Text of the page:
Proponents call for changes in detention facilities for migrant children at Fort Bliss, other locations | KAMR


Reports, visits by independent observers warn of “panic attacks”, frequent outbreaks of lice, prolonged incarceration and widespread depression

A tent complex for unaccompanied migrant children can be seen in Fort Bliss, Texas.

EL PASO, Texas (Border report) – This week, two federal court motions call for improvements to migrant detention facilities at Fort Bliss and other locations where children allegedly live in cramped, sometimes unsanitary conditions with inadequate access to mental health services.

The June 21 filings cite the latest report from the Youth Coordinator of the Office of Refugee Resettlement and the findings of independent observer Paul Wise on:

  • Prolonged detention of children aged 13 to 17 years;
  • Community tents for up to 500 children with little to no privacy;
  • Bunk beds almost at floor level, which are often dusty;
  • Boredom, hopelessness, and anxiety from prolonged incarceration where children are sent to external medical care after panic attacks;
  • Inadequate access to timely mental health services and children wait weeks to learn about the status of their family reunification case;
  • At least 122 children stay on the Fort Bliss site for more than two months – far more than the 20 days required by the 1997 Flores Agreement.

“Obviously, these terms and conditions and treatment fall under the standards of properly licensed placement that ORR’s (Flores) agreement requires to make the children available to the children as soon as possible,” the pleadings read.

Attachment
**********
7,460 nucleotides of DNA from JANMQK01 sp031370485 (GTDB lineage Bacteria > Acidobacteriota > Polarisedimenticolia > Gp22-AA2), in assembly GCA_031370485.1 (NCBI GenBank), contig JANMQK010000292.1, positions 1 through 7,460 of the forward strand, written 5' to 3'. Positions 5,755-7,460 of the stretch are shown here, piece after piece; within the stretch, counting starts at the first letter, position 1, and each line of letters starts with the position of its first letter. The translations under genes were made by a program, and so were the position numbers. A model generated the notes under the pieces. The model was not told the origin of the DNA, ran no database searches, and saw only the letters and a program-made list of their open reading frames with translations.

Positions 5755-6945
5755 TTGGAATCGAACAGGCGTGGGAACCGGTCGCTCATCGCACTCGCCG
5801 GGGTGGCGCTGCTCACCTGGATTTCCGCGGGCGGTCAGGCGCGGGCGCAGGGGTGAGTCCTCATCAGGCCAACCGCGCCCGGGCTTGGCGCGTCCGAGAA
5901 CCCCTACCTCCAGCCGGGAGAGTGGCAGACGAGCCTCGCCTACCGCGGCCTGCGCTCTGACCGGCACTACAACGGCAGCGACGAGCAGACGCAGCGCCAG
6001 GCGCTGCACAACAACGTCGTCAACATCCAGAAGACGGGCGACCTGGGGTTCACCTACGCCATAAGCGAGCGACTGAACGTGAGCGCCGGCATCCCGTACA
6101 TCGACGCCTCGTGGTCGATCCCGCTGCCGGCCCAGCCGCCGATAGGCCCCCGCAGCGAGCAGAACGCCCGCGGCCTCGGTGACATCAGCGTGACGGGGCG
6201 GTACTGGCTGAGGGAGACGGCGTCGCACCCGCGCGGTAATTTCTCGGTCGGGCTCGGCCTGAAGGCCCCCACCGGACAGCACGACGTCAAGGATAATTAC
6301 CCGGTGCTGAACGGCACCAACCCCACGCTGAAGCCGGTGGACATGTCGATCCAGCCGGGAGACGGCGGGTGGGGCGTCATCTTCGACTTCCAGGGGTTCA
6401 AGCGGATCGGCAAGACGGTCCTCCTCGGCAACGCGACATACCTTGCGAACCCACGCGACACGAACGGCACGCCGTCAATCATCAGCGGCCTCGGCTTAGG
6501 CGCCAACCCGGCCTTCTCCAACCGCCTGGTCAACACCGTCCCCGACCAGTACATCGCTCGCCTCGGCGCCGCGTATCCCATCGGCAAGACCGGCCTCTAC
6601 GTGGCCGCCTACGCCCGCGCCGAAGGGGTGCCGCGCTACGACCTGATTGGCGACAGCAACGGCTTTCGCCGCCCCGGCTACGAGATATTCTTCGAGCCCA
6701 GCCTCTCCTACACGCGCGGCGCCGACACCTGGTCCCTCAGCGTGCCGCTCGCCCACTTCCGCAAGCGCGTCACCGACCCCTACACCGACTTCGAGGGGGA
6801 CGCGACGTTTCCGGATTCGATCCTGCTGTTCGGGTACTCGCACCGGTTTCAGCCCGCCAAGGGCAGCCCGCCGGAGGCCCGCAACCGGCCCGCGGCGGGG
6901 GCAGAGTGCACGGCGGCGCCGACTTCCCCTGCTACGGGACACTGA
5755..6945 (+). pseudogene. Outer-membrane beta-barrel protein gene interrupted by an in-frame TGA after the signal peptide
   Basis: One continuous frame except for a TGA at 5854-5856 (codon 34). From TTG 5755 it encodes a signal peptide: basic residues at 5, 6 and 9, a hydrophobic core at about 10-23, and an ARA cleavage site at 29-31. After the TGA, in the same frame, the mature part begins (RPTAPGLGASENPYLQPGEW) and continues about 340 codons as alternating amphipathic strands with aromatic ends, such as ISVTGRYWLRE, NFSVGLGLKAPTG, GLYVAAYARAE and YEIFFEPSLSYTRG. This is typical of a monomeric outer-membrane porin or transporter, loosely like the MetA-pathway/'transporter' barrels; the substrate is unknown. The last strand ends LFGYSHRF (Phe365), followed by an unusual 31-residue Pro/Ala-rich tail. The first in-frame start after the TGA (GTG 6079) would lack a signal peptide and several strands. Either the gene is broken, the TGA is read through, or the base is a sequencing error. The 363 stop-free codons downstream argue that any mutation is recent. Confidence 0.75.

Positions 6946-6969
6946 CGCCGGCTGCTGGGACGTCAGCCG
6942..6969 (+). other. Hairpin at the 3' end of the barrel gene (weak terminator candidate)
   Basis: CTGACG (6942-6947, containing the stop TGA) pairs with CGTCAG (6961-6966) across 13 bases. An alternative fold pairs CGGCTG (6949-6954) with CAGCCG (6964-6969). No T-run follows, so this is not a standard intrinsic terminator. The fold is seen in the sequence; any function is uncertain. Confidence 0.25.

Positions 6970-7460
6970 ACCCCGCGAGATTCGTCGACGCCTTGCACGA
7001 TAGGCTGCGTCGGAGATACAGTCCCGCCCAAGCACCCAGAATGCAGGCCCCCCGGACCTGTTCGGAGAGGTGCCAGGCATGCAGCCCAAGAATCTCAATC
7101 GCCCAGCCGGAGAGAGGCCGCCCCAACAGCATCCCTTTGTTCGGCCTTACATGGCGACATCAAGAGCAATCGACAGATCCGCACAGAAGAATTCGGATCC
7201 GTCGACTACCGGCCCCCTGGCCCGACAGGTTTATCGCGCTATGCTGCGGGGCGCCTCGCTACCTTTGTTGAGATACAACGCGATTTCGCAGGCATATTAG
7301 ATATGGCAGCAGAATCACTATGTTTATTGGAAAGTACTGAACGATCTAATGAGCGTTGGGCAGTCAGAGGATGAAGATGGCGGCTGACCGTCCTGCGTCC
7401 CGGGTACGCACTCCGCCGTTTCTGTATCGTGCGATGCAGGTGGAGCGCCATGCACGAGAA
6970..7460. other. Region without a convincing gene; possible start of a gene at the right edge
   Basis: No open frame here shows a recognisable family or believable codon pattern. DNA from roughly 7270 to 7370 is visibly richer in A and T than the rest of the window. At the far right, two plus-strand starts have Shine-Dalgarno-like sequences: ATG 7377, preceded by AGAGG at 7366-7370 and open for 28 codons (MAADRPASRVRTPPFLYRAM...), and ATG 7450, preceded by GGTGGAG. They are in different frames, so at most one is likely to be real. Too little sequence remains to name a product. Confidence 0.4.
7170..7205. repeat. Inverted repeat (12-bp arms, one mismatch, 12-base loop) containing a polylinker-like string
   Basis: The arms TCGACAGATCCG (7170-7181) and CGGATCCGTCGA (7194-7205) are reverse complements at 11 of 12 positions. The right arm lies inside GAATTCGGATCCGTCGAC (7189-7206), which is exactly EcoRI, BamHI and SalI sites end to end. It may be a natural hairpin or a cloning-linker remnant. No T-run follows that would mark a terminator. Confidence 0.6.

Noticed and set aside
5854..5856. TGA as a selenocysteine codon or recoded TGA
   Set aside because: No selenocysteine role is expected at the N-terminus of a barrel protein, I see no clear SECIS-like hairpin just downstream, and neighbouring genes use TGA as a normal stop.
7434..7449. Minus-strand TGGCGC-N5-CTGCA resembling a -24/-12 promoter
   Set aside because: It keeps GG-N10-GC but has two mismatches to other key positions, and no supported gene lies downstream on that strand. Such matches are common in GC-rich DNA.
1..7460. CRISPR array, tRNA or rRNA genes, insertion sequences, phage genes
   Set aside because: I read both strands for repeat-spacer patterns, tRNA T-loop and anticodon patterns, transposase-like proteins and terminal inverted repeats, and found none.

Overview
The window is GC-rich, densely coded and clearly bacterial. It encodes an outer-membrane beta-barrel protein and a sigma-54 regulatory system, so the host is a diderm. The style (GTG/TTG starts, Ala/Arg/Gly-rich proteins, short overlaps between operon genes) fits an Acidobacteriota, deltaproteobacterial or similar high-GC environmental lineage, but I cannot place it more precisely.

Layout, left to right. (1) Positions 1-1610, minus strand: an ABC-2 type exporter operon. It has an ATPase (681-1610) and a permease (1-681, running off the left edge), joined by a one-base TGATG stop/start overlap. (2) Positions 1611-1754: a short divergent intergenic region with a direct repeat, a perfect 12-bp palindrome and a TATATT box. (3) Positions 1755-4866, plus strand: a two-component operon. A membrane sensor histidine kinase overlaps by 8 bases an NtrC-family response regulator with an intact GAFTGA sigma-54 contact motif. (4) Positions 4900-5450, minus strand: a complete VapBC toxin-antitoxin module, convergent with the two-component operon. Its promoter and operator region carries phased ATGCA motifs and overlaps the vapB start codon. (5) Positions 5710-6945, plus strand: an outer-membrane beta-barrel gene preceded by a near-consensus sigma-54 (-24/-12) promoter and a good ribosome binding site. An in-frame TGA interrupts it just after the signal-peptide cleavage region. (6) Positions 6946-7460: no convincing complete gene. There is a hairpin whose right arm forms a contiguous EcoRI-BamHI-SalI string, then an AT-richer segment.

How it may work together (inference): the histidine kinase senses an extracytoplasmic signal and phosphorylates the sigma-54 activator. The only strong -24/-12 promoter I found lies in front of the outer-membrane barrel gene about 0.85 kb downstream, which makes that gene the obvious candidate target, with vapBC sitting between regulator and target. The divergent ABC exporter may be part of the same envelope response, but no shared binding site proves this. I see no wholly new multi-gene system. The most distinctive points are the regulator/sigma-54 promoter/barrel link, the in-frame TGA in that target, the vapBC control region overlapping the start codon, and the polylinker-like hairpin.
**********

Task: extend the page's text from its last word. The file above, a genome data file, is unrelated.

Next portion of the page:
The lawyers claim that poor case management at Fort Bliss and the other emergency room services (EIS) unnecessarily delays the release of children and harms them emotionally.

“Some of the girls (at Fort Bliss) stayed in their bunks for most of the day, asking to skip meals,” the records said. “In May it was reported that girls suffered panic attacks and several were taken out of the living tents on stretchers for medical treatment outside.”

Frequent lice outbreaks were reported at the end of May, and the girls at Fort Bliss EIS were “quite scared” too.

The results of the report reflect concerns previously to Border Report and KTSM. voiced from former contract workers at the HHS Fort Bliss facility. HHS responded to detailed questions about the allegations with a general information sheet about the facility.

The Associated Press reported this week that the Biden government reports a decline in the number of children in shelters from a high of 14,500 in April to fewer than 8,000 children.

At Fort Bliss, the government’s largest emergency shelter, the number of children has dropped from around 4,800 to 1,600, AP reported.

(Roxanne Van Ruiten / KTSM contributed to this report.)

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